This is a guest blog by Ashlyn Oswalt. Ashlyn is an American expat who’s been living in New Zealand for a year. She’s a keen tramper and enjoys taking her pup Trapper on walks with her. She’s shared her top tips for people who are thinking of taking their doggos on a tramp.
Lace up your tramping boots and grab the dog lead, because we’re exploring how to safely take your pup on public conservation land! Dogs are becoming a popular tramping companion, so we need to practice responsible dog ownership on the track to help protect the unique landscape and biodiversity of New Zealand, all while enjoying a tramp with man’s (and woman’s!) best friend.
Follow these five simple tips for a great start:
Always check DOC’s status on dogs before embarking on a track.
Some tracks are dog friendly on leash, some are dog friendly with a DOC permit, and some are simply not suitable for dogs. Respect these rules as they are often in place to protect native birds in the area, fragile terrain, or other important reasons that need be observed. Use the DOC website to filter dog friendly walks and talk to your local Visitor Centre about suitable tracks.
Bring a lead.
The most effective way to control your dog 100% of the time on a track is to keep your dog on a lead. If your dog is running ahead of you and out of sight, it can be impossible to tell if they’ve picked up a scent of a native bird, are digging into a nest, have gone number two, or are harassing others on the track. Conserving nature is a number one priority, but it’s also important to consider the enjoyment of others on the track. Some dogs are great off lead, some dogs are not. Some dogs are reactive to other dogs approaching them, and some humans don’t love being approached by dogs. A great way to keep everyone safe and out of harm’s way is by keeping your dog on a lead for the duration of the hike. If you’re adamant that your dog can be controlled off leash and the track allows it, pack a lead in case you need to regain control of your dog quickly and effectively.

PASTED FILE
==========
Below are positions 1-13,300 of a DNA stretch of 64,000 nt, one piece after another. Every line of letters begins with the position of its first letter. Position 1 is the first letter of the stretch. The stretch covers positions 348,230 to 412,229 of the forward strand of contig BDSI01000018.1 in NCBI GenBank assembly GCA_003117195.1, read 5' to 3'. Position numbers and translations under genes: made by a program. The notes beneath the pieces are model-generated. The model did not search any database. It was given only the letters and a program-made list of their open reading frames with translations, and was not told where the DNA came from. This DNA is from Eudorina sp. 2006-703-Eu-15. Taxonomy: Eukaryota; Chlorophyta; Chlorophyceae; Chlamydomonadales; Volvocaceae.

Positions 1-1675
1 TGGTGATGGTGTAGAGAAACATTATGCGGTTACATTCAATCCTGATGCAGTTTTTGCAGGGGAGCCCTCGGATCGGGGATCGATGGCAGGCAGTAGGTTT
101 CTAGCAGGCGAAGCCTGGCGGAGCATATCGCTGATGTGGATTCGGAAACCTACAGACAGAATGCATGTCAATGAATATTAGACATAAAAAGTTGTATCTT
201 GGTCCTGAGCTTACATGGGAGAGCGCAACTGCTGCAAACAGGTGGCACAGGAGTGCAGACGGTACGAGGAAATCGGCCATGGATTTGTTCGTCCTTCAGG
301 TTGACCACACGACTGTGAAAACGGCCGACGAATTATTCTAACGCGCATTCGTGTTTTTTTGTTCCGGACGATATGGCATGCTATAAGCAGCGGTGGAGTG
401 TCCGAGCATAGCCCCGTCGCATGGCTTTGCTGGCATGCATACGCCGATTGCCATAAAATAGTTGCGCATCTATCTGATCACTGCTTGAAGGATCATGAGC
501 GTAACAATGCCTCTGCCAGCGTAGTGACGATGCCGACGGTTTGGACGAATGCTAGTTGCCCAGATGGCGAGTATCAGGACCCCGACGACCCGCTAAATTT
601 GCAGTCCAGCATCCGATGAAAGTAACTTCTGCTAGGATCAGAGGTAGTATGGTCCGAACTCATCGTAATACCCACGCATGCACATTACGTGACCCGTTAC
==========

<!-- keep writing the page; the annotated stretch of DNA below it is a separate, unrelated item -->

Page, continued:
Pack it up, pack it out.
It’s inevitable that dogs will need to go number two while on the track, and equally inevitable that you should pick it up. It can be incredibly disheartening to see dog feces on a track for sanitary reasons, but this introduction of a non-native species in a fragile ecosystem can also have negative effects on native wildlife. Pack biodegradable bags and pick up after your pooch.
Plan and prepare.
Be sure to pack enough water for your dog and a collapsible bowl to drink out of, as relying on freshwater streams can be dangerous, especially in the hotter, drier months. If your dog is prone to overheating or the weather is particularly hot, pack a bandana that can be dipped in cool water and run through fur when the panting escalates. For longer walks, bring some treats as energy boosters as well.
Pick tracks for your dog’s ability.
It can be easy to forget that your dog’s level of fitness may not be as great as you’d like it to be. If your pooch is more accustomed to sitting on the couch than running 5km, start off with a low kilometre walk with little incline. Take frequent breaks and work up to the more challenging and strenuous tramps. Soon, you and your pooch will be track experts in no time!
By following these simple steps, you and your dog can enjoy a great time in the outdoors, all while respecting DOC’s hard work and conserving New Zealand’s beauty for more to enjoy.